Warrant Issued For Cop Who Fatally Shot Man In Apartment She Thought Was Hers

The Dallas police chief announced they were seeking a warrant for the officer before the incident has been investigated.

Dallas, TX The Dallas police chief announced that a warrant was being issued for the officer who fatally shot a man she mistakenly believed was in her apartment on Thursday night.

UPDATE: The department stopped the warrant process after the Texas Rangers asked them to hold off.

The shooting occurred after 10 p.m. on Sept. 6, as the officer returned home to her apartment in the Southside Flats apartment complex, in the 1200-block of South Lamar, after working a full shift, KTVT reported.

Investigators said that it appeared the off-duty officer, who was still in full uniform, went to an apartment on the wrong floor.

Shortly thereafter, she fatally shot 26-year-old Botham Jean, police said.

Dallas Police Chief U. Renee Hall held a press conference on Friday afternoon clear up inconsistencies that were being reported about the incident, and to announce that her department was seeking a warrant for the officers arrest.

However, the chief indicated that the investigation had been turned over to the Texas Rangers, and that the Rangers had not yet begun investigating.

We have also invited the Texas Rangers to conduct an independent investigation," Chief Hall told reporters. They have just arrived a moment ago and they are currently being briefed.

A reporter asked the chief if her department was also investigating the incident, and she complimented her agencys detectives but said it was entirely in the hands of the Texas Rangers.

If the timeline the chief gave the media was correct, police were seeking a warrant for the officer before the Texas Rangers investigation had even begun.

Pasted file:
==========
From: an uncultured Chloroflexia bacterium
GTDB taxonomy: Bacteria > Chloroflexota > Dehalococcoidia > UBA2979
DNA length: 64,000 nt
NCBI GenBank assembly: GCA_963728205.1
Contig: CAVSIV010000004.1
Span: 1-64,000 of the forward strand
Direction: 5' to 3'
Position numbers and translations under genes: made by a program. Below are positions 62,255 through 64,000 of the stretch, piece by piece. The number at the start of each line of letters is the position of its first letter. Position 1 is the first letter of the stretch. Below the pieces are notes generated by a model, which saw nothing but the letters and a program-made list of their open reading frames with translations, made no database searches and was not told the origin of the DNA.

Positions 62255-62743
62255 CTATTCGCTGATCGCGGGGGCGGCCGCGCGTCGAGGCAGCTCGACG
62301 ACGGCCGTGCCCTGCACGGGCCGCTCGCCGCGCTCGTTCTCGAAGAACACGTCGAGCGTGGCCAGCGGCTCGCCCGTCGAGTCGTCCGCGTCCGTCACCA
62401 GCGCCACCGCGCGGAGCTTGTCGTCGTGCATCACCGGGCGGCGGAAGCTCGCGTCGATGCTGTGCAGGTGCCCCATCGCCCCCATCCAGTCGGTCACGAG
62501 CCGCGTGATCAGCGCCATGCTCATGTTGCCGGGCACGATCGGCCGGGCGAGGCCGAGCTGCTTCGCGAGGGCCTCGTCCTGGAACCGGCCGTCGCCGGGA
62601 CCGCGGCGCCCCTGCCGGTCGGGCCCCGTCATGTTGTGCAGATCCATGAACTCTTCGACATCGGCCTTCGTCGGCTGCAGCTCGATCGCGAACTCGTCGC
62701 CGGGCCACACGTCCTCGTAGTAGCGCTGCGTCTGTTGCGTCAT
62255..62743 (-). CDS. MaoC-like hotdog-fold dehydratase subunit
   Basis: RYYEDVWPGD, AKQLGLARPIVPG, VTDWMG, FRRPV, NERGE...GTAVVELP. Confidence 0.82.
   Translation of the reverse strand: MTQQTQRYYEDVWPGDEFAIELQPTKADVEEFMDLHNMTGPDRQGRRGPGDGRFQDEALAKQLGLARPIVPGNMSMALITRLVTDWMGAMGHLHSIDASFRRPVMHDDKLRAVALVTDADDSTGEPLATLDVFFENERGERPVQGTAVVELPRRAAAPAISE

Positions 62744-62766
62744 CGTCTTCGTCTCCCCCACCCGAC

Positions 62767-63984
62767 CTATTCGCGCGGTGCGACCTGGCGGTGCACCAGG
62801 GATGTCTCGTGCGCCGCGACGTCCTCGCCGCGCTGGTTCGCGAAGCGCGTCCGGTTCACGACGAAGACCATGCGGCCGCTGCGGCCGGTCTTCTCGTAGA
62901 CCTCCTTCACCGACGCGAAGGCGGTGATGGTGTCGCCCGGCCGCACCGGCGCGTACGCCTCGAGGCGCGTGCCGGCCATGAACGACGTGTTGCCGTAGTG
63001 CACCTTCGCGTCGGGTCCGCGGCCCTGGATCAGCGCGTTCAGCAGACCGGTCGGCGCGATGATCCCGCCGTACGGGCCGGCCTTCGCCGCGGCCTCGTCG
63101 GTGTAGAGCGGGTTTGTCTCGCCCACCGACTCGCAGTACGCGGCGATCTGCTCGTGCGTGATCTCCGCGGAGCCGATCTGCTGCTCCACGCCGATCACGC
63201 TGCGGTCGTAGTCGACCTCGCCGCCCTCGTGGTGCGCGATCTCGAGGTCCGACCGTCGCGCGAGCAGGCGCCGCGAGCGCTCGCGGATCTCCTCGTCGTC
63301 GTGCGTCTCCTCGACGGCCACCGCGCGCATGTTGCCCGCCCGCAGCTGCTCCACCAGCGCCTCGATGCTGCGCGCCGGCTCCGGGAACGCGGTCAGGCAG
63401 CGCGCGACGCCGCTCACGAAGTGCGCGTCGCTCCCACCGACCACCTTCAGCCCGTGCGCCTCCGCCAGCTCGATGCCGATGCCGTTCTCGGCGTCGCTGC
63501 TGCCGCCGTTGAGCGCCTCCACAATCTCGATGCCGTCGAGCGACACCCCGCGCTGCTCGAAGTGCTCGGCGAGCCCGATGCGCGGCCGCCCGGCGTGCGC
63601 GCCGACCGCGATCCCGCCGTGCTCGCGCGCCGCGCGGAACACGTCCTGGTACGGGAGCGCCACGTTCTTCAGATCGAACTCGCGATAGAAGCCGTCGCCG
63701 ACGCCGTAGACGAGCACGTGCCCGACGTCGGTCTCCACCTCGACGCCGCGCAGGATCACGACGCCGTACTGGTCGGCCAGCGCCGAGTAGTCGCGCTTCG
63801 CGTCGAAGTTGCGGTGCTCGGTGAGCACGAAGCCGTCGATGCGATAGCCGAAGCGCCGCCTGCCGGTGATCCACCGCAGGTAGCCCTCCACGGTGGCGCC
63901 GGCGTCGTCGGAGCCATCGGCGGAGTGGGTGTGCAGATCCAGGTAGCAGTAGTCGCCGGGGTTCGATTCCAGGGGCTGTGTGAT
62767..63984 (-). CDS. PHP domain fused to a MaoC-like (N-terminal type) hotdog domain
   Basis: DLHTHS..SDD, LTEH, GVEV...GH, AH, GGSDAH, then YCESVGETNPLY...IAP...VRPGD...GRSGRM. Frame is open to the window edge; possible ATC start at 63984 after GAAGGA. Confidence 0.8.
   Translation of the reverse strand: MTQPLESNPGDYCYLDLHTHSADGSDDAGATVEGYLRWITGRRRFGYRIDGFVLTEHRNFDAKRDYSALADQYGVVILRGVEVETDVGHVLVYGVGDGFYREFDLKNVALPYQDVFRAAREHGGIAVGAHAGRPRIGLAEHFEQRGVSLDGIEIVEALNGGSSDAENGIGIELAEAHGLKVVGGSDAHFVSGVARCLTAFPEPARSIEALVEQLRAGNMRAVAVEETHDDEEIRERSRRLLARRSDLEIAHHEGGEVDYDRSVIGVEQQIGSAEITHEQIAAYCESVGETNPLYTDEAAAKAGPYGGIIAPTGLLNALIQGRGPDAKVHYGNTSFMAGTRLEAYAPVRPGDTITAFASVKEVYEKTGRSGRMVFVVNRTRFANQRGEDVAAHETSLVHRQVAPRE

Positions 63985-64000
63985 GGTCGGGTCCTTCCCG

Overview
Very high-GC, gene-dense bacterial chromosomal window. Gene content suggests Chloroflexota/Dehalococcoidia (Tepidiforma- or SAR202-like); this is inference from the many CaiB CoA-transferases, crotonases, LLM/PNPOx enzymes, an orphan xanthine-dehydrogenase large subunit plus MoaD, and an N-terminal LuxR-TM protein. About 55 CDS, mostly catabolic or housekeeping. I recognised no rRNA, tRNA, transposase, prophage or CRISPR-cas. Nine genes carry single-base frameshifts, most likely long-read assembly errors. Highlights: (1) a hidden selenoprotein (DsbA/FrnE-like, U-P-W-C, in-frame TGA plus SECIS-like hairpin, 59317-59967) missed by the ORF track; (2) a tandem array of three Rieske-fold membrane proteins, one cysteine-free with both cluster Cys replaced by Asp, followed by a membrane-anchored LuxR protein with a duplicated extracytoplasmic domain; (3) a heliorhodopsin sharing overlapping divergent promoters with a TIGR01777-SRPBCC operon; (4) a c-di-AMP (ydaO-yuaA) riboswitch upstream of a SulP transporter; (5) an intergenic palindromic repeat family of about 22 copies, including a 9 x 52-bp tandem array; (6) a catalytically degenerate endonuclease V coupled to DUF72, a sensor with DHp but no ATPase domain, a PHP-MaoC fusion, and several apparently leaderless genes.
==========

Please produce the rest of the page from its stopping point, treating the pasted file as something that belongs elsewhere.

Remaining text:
"Right now there are more questions than we have answers," Chief Hall told reporters.

"Last night, a female Dallas police officer returned to what she believed to be her apartment after her shift ended - she was still in uniform when she encountered Mr. Jean in the apartment," the chief explained.

Its not clear what interaction was between them but at some point, she fired her weapon, striking the victim, she said.

The chief said the officer immediately called 911, and that police responded to the apartment complex in about four minutes.

Jean was transported to the hospital by ambulance where he later died, she said.

"At the very early stages of this investigation - initial indications were that we were dealing with an officer-involved shooting. However, as we continued this investigation it became clear that we were dealing with what appears to be much of a very unique situation, Chief Hall said, without offering any additional details of the incident. Therefore, we have ceased handling it under our normal officer-involved shooting protocol.

The chief said her department was seeking a warrant for manslaughter based on what we know right now.

"A blood sample was drawn to test the officers level for drugs or alcohol, and at my request, we are in the process of obtaining a warrant based on the circumstances that we have right now, Chief Hall said.

The chief refused to provide the officers name but did tell reporters that she was a Caucasian female who worked as a patrol officer. She said the officer had not yet been questioned.

We will release the officers name once she has been officially charged, the chief said.

Police sources told KTVT when Jean opened the door to his apartment to see what was going on, the officer shot him twice in the chest, according to sources. That information has not yet been publicly confirmed by investigators.

The Dallas County District Attorneys Office will also be involved in the investigation, KTVT reported.

Comments (42)
No. 1-15

This situation is a complete tragedy all the way around.


Something about this doesnt smell right


This sounds like a breaking and entering and a murder.

How do you continue to try to enter a door when your key doesn't work? Are you not prompted to check your key or the door number? And once you're inside, you didn't find it funny that none of the furniture was yours?

And i know neighbor statements are still hearsay, but reports have said they heard the officer shout that they were the police. Why would have to shout that if you believe it was your aparrnent?


So why did the black chief have to make a point out of identifying the officer as white? Does the black chief think it always has to do with race?


Seems to me that if the Department is simultaneously seeking an arrest warrant and obtaining outside help, there's a whole lot more to this story. Most likely, none of it good.....